California AG Nixes Interstate Cannabis Commerce Proposal

California's legislature and governor had hoped to provide another outlet for the state's oversupply issue.

California Attorney General Rob Bonta came out against a Democrat-backed proposal for the state to enter into compacts with other states to legally export cannabis. California has long had a glut of marijuana supply.

In Tuesday’s written opinion, which was more than a year in the making, Bonta said he believes that if California were to engage in such a step, that it would put the state in “significant legal risk,” SFGate reported.

The opinion – for now – effectively kills any immediate hope that legal California marijuana companies had of exporting their crops, edibles, vape cartridges, and other goods to states that many struggling California brands were hoping to break into, such as New Jersey or New York.

The opinion was the result of a 2022 bill that would have given Gov. Gavin Newsom, as the state’s chief executive, the authority to enter into such interstate compacts to allow for marijuana trade between specific states.

Interstate commerce in cannabis remains out-of-bounds for state-legal operators due to marijuana’s status as a Schedule I controlled substance. Even rescheduling to III, as the Biden administration may be about to do, wouldn’t solve the interstate trade obstacles.

The California Legislature posited that Newsom could get around that with specific state-to-state trade deals. The whole concept was contingent, however, on a legal opinion from Bonta’s office defending the policy, which Newsom’s office formally requested back in January.

The attorney general – who was a cannabis industry proponent in the legislature prior to taking the AG position – wrote in his opinion that the interstate commerce proposal would pose “risks of federal preemption of state law and criminal prosecution of state employees.”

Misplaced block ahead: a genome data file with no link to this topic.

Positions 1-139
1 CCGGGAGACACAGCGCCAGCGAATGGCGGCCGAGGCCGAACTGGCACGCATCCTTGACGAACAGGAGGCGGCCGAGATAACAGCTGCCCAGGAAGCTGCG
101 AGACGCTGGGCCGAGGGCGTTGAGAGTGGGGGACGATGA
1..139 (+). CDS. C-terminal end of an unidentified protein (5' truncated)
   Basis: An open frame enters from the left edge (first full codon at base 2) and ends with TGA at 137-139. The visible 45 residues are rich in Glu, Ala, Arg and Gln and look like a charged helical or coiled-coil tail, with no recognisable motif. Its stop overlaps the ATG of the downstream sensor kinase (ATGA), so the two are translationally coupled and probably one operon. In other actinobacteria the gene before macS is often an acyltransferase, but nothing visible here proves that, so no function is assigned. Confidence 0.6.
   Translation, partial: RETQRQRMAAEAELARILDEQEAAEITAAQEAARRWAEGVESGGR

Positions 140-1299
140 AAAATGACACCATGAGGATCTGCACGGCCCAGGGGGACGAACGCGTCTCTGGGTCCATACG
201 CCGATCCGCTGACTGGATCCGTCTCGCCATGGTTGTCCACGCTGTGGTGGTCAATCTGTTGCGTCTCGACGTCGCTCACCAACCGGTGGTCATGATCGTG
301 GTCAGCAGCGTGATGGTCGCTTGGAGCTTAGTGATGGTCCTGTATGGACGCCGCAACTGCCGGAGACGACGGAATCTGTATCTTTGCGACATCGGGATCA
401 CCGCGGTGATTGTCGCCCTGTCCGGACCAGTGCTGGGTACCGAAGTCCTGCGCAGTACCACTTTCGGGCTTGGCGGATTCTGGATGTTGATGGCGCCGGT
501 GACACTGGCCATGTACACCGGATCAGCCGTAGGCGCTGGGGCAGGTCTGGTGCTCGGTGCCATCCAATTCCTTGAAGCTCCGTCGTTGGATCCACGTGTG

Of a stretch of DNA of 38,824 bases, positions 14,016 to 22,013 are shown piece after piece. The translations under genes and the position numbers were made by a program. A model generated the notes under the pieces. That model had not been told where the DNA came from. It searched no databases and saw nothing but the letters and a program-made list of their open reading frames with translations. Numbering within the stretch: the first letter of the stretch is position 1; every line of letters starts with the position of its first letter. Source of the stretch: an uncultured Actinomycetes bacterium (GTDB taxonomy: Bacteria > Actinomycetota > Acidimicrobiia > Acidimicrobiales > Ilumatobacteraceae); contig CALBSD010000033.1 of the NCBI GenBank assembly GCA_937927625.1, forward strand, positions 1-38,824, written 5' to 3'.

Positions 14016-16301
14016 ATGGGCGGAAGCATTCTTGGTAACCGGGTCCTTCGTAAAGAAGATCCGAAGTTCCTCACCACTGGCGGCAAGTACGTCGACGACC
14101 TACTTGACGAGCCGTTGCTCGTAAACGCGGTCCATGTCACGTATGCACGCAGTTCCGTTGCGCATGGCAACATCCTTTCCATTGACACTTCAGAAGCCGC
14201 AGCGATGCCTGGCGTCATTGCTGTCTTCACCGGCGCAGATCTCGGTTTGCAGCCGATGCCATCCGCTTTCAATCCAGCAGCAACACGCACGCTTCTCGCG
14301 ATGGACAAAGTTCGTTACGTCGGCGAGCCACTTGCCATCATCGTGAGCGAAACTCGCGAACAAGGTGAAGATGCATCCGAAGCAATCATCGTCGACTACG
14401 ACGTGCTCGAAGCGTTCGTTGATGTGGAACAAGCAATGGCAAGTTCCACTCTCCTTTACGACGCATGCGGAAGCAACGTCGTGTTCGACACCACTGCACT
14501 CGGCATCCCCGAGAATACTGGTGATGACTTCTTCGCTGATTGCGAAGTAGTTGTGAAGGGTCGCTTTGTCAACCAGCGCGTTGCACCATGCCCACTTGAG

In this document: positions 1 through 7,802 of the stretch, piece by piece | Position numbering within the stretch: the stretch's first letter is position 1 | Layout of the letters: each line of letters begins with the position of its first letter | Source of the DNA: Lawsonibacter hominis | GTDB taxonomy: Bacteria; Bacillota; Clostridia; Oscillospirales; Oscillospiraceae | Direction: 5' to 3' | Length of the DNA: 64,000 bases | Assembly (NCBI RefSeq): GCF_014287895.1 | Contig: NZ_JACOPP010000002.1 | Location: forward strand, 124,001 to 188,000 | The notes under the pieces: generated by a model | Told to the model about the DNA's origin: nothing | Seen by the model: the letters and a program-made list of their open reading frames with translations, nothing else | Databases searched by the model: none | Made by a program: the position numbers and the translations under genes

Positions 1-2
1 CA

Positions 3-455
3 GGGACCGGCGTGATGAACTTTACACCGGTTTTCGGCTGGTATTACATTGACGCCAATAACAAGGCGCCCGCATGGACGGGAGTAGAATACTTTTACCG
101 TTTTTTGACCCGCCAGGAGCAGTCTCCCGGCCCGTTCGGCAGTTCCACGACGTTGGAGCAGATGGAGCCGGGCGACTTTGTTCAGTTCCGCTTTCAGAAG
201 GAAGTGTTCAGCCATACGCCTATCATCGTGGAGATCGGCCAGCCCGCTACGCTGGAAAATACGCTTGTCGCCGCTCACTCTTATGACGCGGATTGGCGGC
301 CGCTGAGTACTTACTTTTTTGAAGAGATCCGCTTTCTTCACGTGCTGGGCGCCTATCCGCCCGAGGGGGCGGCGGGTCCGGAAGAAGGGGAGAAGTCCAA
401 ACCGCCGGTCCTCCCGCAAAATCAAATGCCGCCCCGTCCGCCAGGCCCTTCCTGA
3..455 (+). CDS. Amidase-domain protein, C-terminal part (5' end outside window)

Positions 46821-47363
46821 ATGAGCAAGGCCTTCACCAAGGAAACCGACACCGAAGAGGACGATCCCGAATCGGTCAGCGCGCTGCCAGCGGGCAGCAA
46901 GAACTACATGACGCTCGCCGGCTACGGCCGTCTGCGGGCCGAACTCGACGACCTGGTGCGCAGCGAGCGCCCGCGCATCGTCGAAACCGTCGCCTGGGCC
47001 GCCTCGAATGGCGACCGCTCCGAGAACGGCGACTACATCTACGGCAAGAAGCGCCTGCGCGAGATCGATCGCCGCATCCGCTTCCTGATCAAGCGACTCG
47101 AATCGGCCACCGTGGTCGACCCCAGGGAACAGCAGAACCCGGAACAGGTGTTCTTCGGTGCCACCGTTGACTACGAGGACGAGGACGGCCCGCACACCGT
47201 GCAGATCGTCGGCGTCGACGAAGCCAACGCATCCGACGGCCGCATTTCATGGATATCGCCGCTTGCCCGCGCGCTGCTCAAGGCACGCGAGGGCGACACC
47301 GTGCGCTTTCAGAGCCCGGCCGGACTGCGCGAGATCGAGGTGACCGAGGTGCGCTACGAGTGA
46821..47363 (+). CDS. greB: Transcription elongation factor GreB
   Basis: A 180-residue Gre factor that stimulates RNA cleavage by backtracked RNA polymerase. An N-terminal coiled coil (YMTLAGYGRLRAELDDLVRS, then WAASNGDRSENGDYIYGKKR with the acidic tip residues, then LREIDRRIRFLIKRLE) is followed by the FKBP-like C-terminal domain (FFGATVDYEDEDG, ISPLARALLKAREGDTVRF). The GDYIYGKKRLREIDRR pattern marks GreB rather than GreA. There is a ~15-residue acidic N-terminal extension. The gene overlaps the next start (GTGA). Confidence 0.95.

“No court has ever considered a preemption challenge to a state law authorizing interstate cannabis sales,” Bonta wrote, adding that the entire question presented to him was “atypical.”

“We cannot conclude that the legal risk is insignificant,” Bonta wrote, pointing out that various courts across the nation have issued diverse opinions – both pro- and anti-cannabis – and as such, he couldn’t in good faith assure the governor that proceeding with such compacts wouldn’t pose some level of threat.

Despite the setback, California cannabis regulators insisted they would keep trying to find a legal path toward interstate trade, SFGate reported, but it’s not clear exactly how.

“We appreciate the Attorney General’s conclusion that the arguments supporting interstate agreements are ‘strong.’ Unfortunately, even strong arguments cannot put novel questions beyond all debate. If you are looking for certainty, you will not find it in cannabis,” Department of Cannabis Control spokesman David Hafner wrote in an email to SFGate.

John Schroyer

John Schroyer has been a reporter since 2006, initially with a focus on politics, and covered the 2012 Colorado campaign to legalize marijuana. He has written about the cannabis industry specifically since 2014, after being on hand for the first-ever legal cannabis sales on New Year’s Day that year in Denver. John has covered subsequent marijuana market launches in California and Illinois, has written about every aspect of the marijuana trade, and was part of the team that built the cannabis industry’s first-ever trade show, MJBizCon. He joined Green Market Report in 2022.

One comment

  • michael g mclaughlin

    December 21, 2023 at 9:10 pm

    The debt the cannabis companies have is dependent on high-ish prices to service debt. A prolonged depression of price will crush any company with too much debt. Supply and demand works everytime.


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